‘Healthy’ supermarket soups can contain up to SIX times more salt than a portion of McDonald’s fries

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Supermarket soups can be up to six times saltier than a portion of McDonald’s fries, MailOnline can reveal. 

Despite being seen as a ‘healthy’ meal option, soups made by Cully & Sully, M&S and Leon have up to 2.4g of salt per serving. 

By contrast, a small portion of McDonald’s fries or a packet of Walkers ready salted crisps contain 0.4g of salt per portion. 

Health chiefs advise adults to eat less than 6g of salt per day — equivalent to around one teaspoon.

Eating too much salt can raise blood pressure, increasing the risk of stroke and heart disease — one of the UK’s leading causes of death. 

Around 80 per cent of the salt people eat is hidden in pre-prepared foods, such as soups, sauces and meat. 

Experts told MailOnline that consumers view soup as a healthy option and accused manufacturers of needlessly adding salt. 

Sonia Pombo, campaign manager for Action on Salt, told MailOnline food companies ‘continue to fill our food with too much salt even when reductions are possible’.

She added: ‘The Government must force the food industry to improve the nutritional quality of their food and ensure many thousands of people don’t die unnecessarily.’ 

The graphic shows the top 10 saltiest soups sold at the UK’s top supermarkets, measured by how much salt they contain per 300g — half a tub or the recommended serving for most soups. Soups made by Cully & Sully, M&S and Leon contain up to 2.4g of salt per bowl. For comparison, a small portion of McDonald’s fries or a packet of Walkers ready salted crisps contain 0.4g of salt per portion, a sixth of that amount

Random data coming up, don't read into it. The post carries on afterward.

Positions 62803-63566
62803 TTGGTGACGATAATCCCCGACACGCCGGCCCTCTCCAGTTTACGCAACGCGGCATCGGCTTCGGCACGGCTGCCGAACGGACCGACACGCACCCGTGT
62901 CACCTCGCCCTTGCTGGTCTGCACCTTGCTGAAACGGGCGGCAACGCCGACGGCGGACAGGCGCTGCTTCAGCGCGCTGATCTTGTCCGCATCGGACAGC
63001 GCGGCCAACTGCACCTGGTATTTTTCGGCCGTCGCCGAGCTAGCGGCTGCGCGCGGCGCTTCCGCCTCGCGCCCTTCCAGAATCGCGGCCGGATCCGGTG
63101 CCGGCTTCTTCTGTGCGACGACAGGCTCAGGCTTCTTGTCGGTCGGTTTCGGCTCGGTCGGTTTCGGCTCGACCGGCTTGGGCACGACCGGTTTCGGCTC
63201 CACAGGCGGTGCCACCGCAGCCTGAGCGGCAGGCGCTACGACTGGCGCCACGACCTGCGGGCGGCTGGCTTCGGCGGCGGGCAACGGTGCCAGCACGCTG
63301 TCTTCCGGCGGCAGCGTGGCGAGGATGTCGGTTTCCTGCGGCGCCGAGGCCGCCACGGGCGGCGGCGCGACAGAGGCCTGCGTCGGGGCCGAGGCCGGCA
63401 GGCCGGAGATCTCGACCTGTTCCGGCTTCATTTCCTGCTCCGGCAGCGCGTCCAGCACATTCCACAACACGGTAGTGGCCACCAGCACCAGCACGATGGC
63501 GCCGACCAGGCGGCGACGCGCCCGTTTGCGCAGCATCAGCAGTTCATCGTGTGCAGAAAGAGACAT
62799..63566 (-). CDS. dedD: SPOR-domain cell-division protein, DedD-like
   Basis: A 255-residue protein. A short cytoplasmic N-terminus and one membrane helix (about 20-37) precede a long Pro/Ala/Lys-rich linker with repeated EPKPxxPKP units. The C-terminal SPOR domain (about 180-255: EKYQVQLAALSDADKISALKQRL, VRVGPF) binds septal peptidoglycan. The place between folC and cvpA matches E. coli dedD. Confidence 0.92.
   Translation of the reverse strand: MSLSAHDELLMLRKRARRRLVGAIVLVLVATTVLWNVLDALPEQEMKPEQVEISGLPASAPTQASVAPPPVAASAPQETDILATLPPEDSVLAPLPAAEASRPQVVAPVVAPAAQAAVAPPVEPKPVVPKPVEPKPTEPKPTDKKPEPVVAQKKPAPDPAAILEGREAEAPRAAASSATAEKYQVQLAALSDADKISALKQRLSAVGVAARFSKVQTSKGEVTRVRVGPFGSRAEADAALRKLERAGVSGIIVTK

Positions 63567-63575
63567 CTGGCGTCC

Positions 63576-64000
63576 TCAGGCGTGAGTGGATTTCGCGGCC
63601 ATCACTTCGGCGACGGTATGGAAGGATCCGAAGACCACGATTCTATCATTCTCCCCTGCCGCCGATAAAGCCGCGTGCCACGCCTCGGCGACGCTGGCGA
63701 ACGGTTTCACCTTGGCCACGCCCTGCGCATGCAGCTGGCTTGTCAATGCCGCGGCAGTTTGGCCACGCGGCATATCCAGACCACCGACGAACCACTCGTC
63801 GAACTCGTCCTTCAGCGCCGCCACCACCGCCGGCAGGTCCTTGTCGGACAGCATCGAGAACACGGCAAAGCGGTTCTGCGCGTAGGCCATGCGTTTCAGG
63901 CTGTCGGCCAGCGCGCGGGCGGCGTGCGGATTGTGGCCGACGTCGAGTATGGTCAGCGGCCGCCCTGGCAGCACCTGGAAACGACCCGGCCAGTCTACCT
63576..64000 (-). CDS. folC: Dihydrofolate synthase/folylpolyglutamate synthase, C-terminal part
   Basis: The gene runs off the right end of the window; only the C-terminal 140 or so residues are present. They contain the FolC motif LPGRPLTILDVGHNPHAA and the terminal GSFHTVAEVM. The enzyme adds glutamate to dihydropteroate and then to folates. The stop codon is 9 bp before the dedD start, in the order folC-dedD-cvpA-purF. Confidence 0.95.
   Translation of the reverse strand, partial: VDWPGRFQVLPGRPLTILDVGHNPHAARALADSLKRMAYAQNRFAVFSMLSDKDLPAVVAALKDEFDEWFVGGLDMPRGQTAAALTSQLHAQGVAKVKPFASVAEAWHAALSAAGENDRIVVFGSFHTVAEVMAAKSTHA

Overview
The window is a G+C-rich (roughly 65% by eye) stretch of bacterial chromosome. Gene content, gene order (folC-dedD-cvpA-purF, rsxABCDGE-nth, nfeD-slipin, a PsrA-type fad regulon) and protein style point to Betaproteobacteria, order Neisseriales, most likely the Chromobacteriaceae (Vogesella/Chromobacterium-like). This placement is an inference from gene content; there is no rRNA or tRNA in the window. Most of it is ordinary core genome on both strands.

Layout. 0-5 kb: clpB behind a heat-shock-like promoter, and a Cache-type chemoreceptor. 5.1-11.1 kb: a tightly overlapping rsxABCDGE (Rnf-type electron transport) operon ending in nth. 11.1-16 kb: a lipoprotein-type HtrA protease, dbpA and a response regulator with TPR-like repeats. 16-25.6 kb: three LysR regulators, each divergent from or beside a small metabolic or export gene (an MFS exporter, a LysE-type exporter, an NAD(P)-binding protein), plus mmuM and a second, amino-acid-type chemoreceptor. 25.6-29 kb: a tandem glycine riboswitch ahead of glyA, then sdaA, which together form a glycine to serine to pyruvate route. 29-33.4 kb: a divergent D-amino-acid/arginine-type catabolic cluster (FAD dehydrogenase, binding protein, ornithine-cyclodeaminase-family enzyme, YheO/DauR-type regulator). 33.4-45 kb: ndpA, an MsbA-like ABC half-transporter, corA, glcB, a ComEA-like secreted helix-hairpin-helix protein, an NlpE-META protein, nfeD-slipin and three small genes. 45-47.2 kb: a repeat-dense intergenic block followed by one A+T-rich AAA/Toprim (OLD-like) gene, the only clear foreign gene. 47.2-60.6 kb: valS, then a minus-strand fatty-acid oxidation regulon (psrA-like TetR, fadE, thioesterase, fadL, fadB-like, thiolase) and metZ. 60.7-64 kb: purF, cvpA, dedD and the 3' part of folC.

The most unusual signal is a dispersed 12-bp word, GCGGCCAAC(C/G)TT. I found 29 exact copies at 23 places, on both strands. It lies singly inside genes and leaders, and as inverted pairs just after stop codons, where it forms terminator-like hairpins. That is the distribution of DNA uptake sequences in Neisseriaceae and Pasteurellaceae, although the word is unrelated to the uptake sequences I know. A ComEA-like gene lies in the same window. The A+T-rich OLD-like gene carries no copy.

MailOnline’s analysis analysed more than 100 soups available at the UK’s biggest supermarkets, including Tesco, Asda and Sainsbury’s.

Dozens of products contained at least 1.8g per portion — the maximum recommended amount per portion of food. 

Salt levels in each product was measured per 300g, which is a common serving size for soup. 

A chicken and vegetable soup made by Cully & Sully contained 2.4g of salt for 300g but the product is sold in a 400g tub.

M&S’s own chicken and vegetable option, as well as a roast tomato and harissa soup made by Leon, also contained 2.4g of salt. 

HOW MUCH SALT SHOULD I EAT? 

Eating too much salt can increase blood pressure and the risk of heart disease and stroke. 

Adults should eat a maximum of 6g of salt per day.

Between 75 and 80 per cent of the salt people eat is in processed and convenience foods, such as sauces and meat. 

For every gram of salt cut from Britons’ average daily intake, there would be 6,000 fewer deaths from strokes and heart attacks per year. 

Most labels now give the amount of salt contained in food per portion.

Foods are considered to be low salt and have a green label if they contain less than 0.3g per 100g. 

Products with medium salt levels have less than 1.5g per 100g, which is indicated through an amber label. 

And products with high amounts of salt have a red label, meaning they contain 1.5g per 100g or 1.8g per portion.

Rounding up the top 10 were other products from Leon, M&S, Cully and Sully, Tesco and Tideford Organics. 

The Food Standard Agency’s salt targets set out that soups should contain no more than 1.89g of salt per 300g by 2017.

Under the same targets, soups should also have no more than 1.77g of salt per 300g by 2024. 

But the measures are voluntary and campaigners have called for the Government to act tougher to keep the nation healthier.  

Ms Pombo, from Action on Salt, told MailOnline: ‘It’s deeply concerning that soup, which many people view as a healthy meal choice, contains so much hidden salt as these shock findings reveal. 

‘Unfortunately, this is the case for most of the food we buy, where food companies needlessly pile on the salt without consideration for our health.